Going back to my roots
Posted in England team blog
It's great to be back in Ireland. I played a lot of cricket in Belfast so it has been nice seeing some familiar faces.
Although I grew up playing cricket in Dublin, the national team use Stormont as their home ground so I know all about playing there.
I was given a nice welcome when we trained there on Wednesday morning. The people I spoke to were really pleased for me and wished me well.
It will certainly be a different experience if I play on Thursday, turning out for England against my old team on my old ground, but one I am looking forward to. I have a lot of friends and family coming to watch.
It's a good wicket for batting although it can be a bit slow, which is what I expect with all the recent wet weather.
Cricket was always my number one sport when I was growing up although we played Gaelic football, rugby, tennis and hurling too. Dad was the driving force behind us six kids - I have three brothers and two sisters - playing cricket. We were always the family playing in the street. Dad was an average cricketer though.
I realised that I might make a career in the game when I was about 14 or 15. I was playing for Ireland age group sides against English counties - we were always underdogs - when I went for a two-week trial at Middlesex.
It was then that I thought that playing cricket for a living would be a great job. I was offered a contract the following year.
It was quite hard at first - it was my first time living away from home, a completely different environment - but they were a great set of lads at Middlesex. It was also my first time at Lord's.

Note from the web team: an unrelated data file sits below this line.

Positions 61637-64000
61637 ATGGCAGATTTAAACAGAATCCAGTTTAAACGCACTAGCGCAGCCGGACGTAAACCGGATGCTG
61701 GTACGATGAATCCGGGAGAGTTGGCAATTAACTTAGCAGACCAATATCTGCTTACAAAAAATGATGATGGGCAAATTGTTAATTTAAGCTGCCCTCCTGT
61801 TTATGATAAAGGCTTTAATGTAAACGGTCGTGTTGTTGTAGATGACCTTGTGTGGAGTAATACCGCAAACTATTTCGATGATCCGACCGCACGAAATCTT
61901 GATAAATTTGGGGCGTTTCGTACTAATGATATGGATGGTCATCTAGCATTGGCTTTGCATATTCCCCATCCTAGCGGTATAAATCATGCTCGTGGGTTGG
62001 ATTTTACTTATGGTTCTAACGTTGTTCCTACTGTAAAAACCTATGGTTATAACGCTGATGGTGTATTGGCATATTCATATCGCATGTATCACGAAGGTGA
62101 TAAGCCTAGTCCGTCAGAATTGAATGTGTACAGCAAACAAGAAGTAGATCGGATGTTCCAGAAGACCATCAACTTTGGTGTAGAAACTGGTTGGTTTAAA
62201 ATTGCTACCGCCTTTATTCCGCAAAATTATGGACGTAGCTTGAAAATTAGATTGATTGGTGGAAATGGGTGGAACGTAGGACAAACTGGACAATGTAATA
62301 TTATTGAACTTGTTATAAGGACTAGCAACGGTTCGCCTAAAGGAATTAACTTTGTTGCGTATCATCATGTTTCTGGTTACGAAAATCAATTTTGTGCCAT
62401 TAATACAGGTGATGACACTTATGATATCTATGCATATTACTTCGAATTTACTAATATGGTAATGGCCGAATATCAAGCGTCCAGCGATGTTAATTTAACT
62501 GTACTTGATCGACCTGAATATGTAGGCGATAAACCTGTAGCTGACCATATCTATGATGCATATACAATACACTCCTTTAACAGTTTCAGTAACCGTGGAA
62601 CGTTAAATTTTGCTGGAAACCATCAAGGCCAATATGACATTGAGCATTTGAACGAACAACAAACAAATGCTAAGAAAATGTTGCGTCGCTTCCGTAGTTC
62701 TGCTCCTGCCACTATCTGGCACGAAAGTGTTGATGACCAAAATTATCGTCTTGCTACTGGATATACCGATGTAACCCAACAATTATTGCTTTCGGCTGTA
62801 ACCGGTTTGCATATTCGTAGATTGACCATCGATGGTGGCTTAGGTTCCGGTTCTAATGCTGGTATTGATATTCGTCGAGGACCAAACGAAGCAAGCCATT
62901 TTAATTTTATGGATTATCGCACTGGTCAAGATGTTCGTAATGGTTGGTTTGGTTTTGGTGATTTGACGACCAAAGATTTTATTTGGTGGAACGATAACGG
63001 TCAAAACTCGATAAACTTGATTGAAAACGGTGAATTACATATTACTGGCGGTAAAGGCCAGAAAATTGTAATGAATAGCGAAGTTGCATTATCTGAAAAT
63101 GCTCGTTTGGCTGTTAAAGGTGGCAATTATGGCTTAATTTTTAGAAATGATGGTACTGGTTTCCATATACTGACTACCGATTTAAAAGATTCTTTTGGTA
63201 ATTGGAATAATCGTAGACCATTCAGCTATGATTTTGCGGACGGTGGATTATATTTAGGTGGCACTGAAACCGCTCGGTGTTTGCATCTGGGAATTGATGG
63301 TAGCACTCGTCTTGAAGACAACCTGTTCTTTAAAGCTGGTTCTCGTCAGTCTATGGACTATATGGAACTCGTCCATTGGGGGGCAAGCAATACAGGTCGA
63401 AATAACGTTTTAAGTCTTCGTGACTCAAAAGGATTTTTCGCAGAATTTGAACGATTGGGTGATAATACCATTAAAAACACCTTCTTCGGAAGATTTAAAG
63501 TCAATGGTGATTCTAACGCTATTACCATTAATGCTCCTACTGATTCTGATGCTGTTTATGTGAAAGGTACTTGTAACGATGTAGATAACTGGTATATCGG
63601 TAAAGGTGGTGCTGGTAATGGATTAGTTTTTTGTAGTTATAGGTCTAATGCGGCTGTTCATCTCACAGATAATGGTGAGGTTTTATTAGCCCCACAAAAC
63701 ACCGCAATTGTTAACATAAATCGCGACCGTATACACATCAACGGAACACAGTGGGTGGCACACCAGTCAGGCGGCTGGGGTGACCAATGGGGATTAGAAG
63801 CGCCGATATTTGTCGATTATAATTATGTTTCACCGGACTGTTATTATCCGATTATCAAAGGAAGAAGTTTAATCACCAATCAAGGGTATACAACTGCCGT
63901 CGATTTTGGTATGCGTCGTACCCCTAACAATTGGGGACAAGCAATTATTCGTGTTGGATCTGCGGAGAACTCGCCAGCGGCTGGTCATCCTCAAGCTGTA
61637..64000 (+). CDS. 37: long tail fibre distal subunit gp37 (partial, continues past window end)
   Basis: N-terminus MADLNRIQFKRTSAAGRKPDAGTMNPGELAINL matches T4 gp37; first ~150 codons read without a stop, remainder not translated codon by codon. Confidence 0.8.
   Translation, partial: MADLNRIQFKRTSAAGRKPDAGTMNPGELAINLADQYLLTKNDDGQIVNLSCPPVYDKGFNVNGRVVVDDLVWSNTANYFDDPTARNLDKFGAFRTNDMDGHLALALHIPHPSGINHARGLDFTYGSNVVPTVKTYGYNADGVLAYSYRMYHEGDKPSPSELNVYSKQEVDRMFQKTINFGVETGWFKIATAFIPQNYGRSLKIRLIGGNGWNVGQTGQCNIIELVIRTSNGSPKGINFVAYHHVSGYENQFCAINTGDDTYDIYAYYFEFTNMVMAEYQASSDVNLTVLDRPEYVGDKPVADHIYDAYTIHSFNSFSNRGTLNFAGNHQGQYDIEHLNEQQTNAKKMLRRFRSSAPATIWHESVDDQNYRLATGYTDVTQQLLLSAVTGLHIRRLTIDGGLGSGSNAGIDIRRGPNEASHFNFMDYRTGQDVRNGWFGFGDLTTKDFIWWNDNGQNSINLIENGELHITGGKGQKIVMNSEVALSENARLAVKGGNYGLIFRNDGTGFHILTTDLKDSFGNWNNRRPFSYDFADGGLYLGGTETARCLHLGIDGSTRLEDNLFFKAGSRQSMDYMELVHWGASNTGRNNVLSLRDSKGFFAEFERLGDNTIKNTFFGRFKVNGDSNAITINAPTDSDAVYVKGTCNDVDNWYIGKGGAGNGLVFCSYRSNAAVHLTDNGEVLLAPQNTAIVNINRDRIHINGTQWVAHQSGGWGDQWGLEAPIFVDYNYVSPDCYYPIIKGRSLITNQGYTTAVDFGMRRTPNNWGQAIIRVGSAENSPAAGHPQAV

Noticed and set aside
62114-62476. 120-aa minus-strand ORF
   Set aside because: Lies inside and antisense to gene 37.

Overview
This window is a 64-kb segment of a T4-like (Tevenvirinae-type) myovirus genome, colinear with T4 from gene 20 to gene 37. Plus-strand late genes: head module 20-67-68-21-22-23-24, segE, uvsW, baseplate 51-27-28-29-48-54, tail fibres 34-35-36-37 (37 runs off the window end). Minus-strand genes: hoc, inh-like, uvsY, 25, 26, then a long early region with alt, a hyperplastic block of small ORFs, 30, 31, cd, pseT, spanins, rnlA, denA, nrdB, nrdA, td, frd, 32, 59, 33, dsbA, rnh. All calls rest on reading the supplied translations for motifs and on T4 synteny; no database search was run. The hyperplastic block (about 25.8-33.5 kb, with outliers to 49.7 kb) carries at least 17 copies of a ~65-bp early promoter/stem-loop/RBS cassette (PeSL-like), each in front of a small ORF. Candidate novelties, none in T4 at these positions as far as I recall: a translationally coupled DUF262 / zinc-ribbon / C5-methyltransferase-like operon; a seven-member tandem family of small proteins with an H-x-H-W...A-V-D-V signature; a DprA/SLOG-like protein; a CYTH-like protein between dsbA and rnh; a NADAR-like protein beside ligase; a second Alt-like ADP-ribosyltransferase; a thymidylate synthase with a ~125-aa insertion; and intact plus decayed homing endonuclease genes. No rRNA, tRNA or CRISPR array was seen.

It was a great honour to play for Ireland. I was the youngest player ever to represent my country when I made my debut at 16.
The 2007 World Cup was an awesome experience. It was the best eight weeks of my life as the team did so well against the odds, beating Pakistan and Bangladesh. Being Irish I'm used to being an underdog.
By this time we all knew each other so well, so it was like playing with your best mates.
While it was the best time of my life, it was also the hardest as I didn't score any runs. I had a flaw in my technique which was really frustrating as I put myself under pressure to do well.
But growing up I knew I wanted to play for England. I used to watch all the games on TV and seeing the likes of Graham Thorpe, Graham Gooch and Nasser Hussain I knew that was where I wanted to be.
Ed Joyce played for Ireland and England - he led the way and I followed.
It was brilliant being included in the squad for the World Twenty20 earlier this summer. It was a priceless few weeks.
It was a frustrating tournament for England though. We managed to beat India and Pakistan but lost to Holland. That's just how Twenty20 cricket goes.
Limited overs cricket and Twenty20 is my favourite part of cricket. It's more my game than the longer form. When I was growing up in Ireland all we used to play were 50-over matches. There was not a four-day competition.
When I started playing one-day cricket and Twenty20s for Middlesex I found that I didn't have the power to hit the boundaries at Lord's - I still don't - so I needed to find a way to score quickly. It meant I needed to improvise. I won't be ignoring the basics though.
I watched the majority of the Ashes and I was optimistic early on we would win with the players we had and the form Australia showed in the World Twenty20. Australia will want to prove a lot of people wrong when we play them in the NatWest Series.